“Oh, just making some new friends,” he said. “By the way,” he held out the bucket. “Someone left this at the last place.”

Brenda smiled. “You keep hold of it for now, hand it over when we get inside, alright?”

“Are you sure? After last year?” Josh said.

“Oh, I think I can trust you,” she replied, patting him on the shoulder. “Now let’s get in where it’s warm. You’ll finally get that wassail I promised you.”

The crowd heaved into the pub after Mari Lwyd, and once inside Josh couldn’t see the kid from earlier so gave the charity money to one of the Morris Dancers. Brenda then took him by the hand to the bar where there stood a large barrel filled with a sweet-smelling liquid the colour of caramel sauce. Orange slices and cinnamon sticks bobbed merrily in the steaming concoction. She took two plastic cups from the bar.

“Wait,” Josh stopped her. “I think we’re supposed to share it from this.” He handed her what was now his most precious belonging, his gift from Grey Mary, which he now understood was a wassailing bowl.

Brenda’s hand shot to her mouth in surprise. “Oh my! Mari Lwyd chose you? Wait till I tell Howard. He’ll be dead jealous!” They both looked to her brother, clearly having a ball dancing and whirling around in his costume, entertaining and teasing the revellers. Brenda took the bowl, filled it with a ladle from the barrel and took a sip.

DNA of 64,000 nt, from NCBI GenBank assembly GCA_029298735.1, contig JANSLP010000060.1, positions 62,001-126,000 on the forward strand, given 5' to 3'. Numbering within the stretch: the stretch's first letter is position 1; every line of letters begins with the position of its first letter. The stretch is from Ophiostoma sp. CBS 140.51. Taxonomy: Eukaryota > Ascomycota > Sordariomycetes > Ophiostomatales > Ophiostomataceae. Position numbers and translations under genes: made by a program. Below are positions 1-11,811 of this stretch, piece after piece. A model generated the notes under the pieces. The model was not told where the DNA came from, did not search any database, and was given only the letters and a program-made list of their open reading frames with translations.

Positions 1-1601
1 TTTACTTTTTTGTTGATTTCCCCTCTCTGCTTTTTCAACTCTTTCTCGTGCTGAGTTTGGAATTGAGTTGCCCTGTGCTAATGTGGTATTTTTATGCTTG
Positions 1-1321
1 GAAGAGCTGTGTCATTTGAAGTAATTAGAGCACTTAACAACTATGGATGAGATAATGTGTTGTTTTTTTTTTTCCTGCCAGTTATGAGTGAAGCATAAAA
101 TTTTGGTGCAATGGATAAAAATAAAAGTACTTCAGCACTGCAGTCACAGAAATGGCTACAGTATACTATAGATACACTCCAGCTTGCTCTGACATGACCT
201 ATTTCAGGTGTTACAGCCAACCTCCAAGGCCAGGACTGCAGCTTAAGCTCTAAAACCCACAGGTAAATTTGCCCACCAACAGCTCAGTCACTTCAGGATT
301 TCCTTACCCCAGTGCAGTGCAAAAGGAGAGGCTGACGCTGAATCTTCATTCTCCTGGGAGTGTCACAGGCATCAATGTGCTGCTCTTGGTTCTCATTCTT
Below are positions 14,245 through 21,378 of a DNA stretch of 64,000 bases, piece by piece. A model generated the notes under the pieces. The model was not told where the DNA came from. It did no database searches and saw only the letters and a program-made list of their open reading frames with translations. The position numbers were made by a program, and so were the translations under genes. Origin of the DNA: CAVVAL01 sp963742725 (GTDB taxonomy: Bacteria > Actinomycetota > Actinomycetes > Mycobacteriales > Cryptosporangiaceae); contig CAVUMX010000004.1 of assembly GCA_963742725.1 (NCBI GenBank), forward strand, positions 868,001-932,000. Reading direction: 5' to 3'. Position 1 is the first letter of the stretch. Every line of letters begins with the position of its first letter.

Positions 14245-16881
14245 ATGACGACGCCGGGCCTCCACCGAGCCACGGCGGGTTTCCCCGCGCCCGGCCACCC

“Iechyd da, Josh,” she said, handing it to him with a grin.

“Iechyd da,” he replied.

Notes On This Story

Mari Lwyd is a real tradition celebrated in towns and villages in South Wales in December and January and the photo at the top of the story is a real Mari Lwyd puppet. The Chepstow Mari Lwyd is a particularly well-known one an attracts people from all around the world in January. They are taking a year off in 2020 but will return bigger and better than ever the following year.

Here’s a brilliant video of the pwnco in action at a real Mari Lwyd festival: